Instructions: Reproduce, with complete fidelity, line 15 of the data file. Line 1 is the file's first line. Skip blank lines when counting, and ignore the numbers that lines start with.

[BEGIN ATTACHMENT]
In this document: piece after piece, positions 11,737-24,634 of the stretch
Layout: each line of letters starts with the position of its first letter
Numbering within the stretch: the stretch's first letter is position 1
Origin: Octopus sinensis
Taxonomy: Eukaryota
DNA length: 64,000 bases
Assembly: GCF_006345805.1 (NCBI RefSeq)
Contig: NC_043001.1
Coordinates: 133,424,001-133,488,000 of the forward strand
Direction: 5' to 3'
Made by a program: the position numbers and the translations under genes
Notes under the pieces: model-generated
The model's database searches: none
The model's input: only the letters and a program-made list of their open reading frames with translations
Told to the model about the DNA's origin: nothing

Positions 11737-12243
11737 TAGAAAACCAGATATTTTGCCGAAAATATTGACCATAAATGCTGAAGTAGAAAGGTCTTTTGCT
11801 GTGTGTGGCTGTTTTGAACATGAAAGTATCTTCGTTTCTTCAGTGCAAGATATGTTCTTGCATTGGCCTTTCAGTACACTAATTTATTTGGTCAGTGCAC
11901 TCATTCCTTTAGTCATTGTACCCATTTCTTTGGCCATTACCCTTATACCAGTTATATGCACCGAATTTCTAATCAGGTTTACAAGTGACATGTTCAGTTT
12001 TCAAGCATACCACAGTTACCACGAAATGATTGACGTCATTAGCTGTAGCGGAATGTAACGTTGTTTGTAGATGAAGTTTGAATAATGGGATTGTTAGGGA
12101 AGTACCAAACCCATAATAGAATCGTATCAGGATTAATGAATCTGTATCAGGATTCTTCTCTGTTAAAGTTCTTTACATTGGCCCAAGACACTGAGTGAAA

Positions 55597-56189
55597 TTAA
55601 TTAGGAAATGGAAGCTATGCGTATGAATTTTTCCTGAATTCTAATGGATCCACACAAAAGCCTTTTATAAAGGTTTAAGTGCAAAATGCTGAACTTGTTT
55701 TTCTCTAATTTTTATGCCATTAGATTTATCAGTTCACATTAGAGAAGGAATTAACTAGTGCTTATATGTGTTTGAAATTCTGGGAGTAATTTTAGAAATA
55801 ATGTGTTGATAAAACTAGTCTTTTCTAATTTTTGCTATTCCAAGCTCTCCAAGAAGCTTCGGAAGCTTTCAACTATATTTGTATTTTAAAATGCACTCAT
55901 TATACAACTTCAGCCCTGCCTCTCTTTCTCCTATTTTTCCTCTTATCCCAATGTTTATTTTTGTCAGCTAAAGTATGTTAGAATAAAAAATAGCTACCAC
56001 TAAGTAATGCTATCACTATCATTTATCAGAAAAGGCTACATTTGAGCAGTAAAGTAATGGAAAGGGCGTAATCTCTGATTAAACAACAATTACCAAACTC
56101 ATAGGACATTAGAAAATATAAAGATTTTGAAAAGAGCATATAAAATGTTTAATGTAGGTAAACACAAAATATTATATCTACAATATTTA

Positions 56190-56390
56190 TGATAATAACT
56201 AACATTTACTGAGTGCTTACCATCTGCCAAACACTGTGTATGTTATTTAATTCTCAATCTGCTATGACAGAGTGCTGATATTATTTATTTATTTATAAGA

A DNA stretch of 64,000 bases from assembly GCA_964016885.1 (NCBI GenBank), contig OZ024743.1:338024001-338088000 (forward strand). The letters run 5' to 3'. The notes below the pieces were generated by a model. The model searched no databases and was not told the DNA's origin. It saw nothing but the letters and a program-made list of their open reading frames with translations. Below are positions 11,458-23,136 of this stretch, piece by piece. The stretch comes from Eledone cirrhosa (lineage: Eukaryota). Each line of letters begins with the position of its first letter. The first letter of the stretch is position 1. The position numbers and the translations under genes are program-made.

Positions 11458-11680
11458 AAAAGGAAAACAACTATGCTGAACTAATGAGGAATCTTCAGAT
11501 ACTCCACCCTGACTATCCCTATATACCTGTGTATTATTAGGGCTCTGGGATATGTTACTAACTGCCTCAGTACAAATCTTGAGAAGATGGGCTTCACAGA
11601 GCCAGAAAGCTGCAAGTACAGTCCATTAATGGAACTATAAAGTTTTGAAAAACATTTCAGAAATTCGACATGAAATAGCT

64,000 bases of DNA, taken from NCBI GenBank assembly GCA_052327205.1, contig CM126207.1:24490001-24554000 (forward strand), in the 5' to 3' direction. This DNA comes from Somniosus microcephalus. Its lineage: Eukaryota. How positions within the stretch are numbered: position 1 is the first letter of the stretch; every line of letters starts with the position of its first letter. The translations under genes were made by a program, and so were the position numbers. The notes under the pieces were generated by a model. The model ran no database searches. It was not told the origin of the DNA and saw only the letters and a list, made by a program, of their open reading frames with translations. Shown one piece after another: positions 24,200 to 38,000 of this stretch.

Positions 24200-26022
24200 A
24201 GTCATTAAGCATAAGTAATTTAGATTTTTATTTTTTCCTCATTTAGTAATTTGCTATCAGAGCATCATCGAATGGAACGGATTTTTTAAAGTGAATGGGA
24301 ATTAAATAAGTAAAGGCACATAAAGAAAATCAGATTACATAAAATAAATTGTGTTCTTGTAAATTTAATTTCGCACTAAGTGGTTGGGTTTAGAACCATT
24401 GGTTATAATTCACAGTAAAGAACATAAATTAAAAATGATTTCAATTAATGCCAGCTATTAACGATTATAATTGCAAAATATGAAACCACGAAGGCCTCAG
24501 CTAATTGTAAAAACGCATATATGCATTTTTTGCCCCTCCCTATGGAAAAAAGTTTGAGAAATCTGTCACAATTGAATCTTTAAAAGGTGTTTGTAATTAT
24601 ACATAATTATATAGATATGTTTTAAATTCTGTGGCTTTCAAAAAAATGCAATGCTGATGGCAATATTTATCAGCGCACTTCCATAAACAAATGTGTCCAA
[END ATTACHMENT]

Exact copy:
Told to the model about the DNA's origin: nothing